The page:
Kate Otto Chebly, MD
Medicine Resident

“High Touch Healthcare: The Power of Human Connection to Save Lives, Prevent Illness, and Transform a Broken System”


Tell us about your Rudin experience. 

The Rudin experience provided me with an oasis of reflection and creativity during medical school, which was oftentimes a constant churn of endless studying, difficult exams, and exhausting clinical rotations.Though I enjoyed my academic and experiential curricula, being a Rudin Fellow allowed me to carve out time to understand why this learning mattered, and what it meant to be a humanistic medical student and(eventually) physician.

What was your topic? 

My project was called “High Touch Healthcare: The Power of Human Connection to Save Lives, Prevent Illness, and Transform a Broken System.” I conducted an extensive literature review of scientific studies that explored how social relationships influence our health outcomes, including sub-topics like: the neuro-endocrinology of social Isolation and the influence of doctor-patient relationships on health outcomes. I found a rich body of research, both lab-based studies of human physiology, and clinically-based studies of human behavior, that demonstrated the power of relationships to heal, and the power of isolation to harm.

Who was your mentor?  

I was fortunate to be mentored by David Oshinsky. Throughout my research, he guided me to refine my overarching vision, edit my writing to be more effective, and consider the greater implications of this work on my career and in the field of Medicine.  I continue to consult him even now after the fellowship, and he continues to help me build my body of research and my writing.

What was the research experience like? 

The research experience was enlightening. I dove into topics that were previously unfamiliar to me and was grateful to have blocked-off time for this exploration and reading, as well as the mentorship to help make sense of it all. Having a framework for my research also pushed me to write more often thanI would otherwise (in scientific and literary forms), and begin building the foundation of what I hope will continue to be a field of professional study.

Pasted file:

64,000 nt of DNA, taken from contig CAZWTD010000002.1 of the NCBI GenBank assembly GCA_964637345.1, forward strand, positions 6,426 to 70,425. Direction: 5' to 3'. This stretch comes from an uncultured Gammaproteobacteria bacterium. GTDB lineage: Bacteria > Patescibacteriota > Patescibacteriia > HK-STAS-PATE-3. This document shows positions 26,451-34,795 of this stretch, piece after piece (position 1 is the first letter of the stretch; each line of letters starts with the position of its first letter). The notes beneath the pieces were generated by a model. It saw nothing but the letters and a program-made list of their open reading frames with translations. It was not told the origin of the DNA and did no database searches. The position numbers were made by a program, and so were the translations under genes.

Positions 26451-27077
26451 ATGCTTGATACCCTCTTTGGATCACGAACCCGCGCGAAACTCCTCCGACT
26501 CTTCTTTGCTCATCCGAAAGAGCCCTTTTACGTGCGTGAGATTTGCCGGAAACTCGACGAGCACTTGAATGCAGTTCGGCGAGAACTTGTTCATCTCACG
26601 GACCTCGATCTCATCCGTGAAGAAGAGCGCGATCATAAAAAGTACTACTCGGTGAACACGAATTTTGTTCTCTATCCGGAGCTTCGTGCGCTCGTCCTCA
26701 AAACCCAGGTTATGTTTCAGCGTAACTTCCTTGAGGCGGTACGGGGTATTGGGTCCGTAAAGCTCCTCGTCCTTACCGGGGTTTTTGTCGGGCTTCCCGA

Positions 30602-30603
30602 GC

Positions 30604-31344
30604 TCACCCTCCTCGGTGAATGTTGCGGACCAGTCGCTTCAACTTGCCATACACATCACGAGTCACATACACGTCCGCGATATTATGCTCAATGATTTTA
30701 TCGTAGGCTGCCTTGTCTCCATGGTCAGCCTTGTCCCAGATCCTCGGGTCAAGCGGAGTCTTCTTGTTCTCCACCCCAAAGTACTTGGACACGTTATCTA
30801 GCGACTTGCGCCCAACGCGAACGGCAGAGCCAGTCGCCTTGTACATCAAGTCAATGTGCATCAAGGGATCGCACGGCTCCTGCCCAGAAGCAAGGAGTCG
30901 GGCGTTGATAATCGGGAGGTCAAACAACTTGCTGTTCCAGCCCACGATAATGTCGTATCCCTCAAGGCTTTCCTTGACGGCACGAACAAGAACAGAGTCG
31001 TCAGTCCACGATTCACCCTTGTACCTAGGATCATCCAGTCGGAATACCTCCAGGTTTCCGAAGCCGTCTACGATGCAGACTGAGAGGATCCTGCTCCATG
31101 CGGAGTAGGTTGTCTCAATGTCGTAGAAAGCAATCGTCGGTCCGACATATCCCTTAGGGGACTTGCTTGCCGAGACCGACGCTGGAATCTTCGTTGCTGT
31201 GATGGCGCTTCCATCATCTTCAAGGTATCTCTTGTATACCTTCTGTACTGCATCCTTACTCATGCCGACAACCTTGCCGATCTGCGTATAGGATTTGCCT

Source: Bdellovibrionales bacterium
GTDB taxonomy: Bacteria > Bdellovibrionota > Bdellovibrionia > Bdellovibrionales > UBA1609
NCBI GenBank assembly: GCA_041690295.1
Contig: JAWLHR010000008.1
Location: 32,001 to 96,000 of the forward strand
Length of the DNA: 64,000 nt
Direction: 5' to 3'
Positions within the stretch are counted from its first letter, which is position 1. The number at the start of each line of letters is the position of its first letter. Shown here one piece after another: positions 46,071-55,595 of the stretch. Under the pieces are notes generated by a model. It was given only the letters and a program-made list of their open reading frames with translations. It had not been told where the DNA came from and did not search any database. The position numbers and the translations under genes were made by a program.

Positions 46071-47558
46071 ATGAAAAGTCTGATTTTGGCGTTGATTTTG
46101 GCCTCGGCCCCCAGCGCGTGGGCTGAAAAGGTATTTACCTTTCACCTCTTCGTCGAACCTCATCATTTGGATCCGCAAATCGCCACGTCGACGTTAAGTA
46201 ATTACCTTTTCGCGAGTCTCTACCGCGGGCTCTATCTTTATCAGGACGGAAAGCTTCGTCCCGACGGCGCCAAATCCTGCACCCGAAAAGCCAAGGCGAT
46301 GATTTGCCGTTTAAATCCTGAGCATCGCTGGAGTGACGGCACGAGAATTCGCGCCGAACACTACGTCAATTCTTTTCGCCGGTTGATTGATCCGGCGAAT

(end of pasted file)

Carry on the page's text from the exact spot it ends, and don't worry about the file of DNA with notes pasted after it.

How did the Fellowship impact your role as a physician and a writer? 

The findings I concluded from my Fellowship research–briefly, that social relationships can heal the human body, and the absence of them can lead to early death–have changed my approach to patient care significantly. Physicians often spend a great deal of time gleaning from a patient all the physical symptoms that led to the current disease state, but completely gloss over a patient’s “social history”. Most physicians never ask patients about elements of their social fabric that often explain their current illness (and what it will take to help heal them). Do you live with anyone else? Do you have a home at all? Do you have a social support system? When patients answer ‘No’ to these questions, red flags are raised, and I can seek out ways to help them that are sustainable and last far beyond a single hospital admission or clinic visit.

The Fellowship has also influenced my writing by pushing me to explore new styles to bridge the gap between scientific writing and pop-culture writing. Though my findings have great significance for physicians, they also matter for the everyday patient as well, and through the Fellowship (during the year, and beyond) I have written essays and prepared presentations that attempt to translate fascinating scientific data into interesting, digestible stories accessible by non-physician readers, too.

What publications and professional invitations came out of it?  

During my Rudin year I was able to publish a few essays in our NYU Journal of Clinical Correlations on the topic of social connection and health outcomes. I also went on to conduct research in collaboration with our NYU Multiple Sclerosis Center, about the effects of social isolation on multiple sclerosis disease progression, and presented the results of that research at a national conference. Lastly, this past year I was selected as aGold Humanism Honor Society Member, and discussion of my Rudin project was a large component of that application.

What are you working on currently?

Presently I am working on a book that combines the research conducted during my Rudin Fellowship with my captivating experiences caring for patients at Bellevue Hospital. The book explore show social relationships influence your health, and the goal of the book is twofold: to inspire physicians to practice more relationship-based medicine, and to encourage all readers to invest more time in nurturing the positive relationships in their lives, which leads to better health and longevity.

Editor's choice